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Property Rights Created Under a Federalist Approach to Tradable Emissions Policy

Dallas Burtraw and Richard Sweeney

Maio 2009, inglês

Property rights approaches can be employed to achieve environmental conservation. Two specific topics are examined here: tradable emission permits and conservation easements. The implementation of the tradable emission permits program (also referred to as the federal cap and trade program) for carbon dioxide (CO2) departs from past U.S. environmental policy, which has devolved most regulatory powers over point sources to the states. The cap and trade program formalizes emission permission as a new form of property right. The federal government will assign a CO2 emission budget to each state, and the state will allot the assigned permits to industries by public auction. The permits could then be bought and sold in a federally managed trading program. Dallas Burtraw and Rich Sweeney, the authors, estimate that the total value of the CO2 program in the United States could amount to $130–$370 billion annually by 2015. Thus, the design of the system for allocating tradable emission permits will have significant distributional and efficiency effects on the U.S. economy.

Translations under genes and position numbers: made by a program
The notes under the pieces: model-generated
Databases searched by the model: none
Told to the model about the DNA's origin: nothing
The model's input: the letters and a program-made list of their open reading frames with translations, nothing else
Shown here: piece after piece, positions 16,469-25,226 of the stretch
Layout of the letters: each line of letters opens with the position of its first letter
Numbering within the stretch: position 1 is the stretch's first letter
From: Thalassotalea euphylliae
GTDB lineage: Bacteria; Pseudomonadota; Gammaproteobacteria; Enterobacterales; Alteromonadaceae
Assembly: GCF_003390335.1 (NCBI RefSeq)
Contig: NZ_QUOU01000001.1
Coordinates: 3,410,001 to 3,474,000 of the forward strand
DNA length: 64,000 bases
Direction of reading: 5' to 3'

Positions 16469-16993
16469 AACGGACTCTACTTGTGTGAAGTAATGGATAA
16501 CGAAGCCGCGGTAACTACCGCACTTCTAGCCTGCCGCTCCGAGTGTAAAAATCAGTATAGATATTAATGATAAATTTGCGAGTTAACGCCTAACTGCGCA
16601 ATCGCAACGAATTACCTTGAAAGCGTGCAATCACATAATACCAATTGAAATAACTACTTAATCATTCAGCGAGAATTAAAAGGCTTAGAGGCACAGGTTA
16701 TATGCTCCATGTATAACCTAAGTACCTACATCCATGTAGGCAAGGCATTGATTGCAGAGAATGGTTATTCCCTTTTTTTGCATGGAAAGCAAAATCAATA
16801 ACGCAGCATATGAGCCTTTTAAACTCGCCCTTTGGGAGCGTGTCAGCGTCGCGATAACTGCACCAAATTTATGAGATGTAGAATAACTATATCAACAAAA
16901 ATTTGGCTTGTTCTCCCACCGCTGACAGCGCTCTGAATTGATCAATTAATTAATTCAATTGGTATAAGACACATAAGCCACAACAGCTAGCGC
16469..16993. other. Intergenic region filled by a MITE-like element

The value created by the CO2 program reflects the cost of reducing greenhouse gas emissions. This cost will eventually be passed along to consumers in the form of higher prices for direct and indirect energy consumption. Burtraw and Sweeney estimate the distributional impacts of these price increases and suggest that CO2 policy could have heterogeneous effects across regions and populations in the United States. For example, low-income households spend a higher proportion of their income on energy consumption than do high-income households.

The authors propose various options to mediate the regressive incidence of the policy, including transferring 65 percent of the revenue generated from auctioning the permits to households on a per capita basis, excluding some basic necessity industries such as the transportation sector from the CO2 program, and providing free allocation to electricity consumers (retail utilities) based on consumption. The authors also project the efficiency and distributional impacts of these options based on simulation models. Their estimates indicate that a nationwide auction program with revenue returned on a per capita basis would be one of the two most efficient approaches among the options reviewed. It will however impose a higher cost of electricity consumption on consumers in the Southeast and the Midwest, which have a relatively large number of coal-fire-generated electricity facilities. If the states allocate the permits to retail electricity consumers without charge, there are smaller deviations among the regions on their net CO2 expenditures; but the estimated price for CO2 increases by 17 percent (from $41 to $48 per mtCO2), indicating an efficiency loss. Based on the results, Burtraw and Sweeney argue that the most likely scenario would be for the federal government to apportion emission allowances to the states with special consideration to the electricity sector. Each state would then auction the allowances and return a portion of the revenue to households.

This paper was presented at the Lincoln Institute’s annual Land Policy Conference in 2008 and is Chapter 13 of the book Property Rights and Land Policies.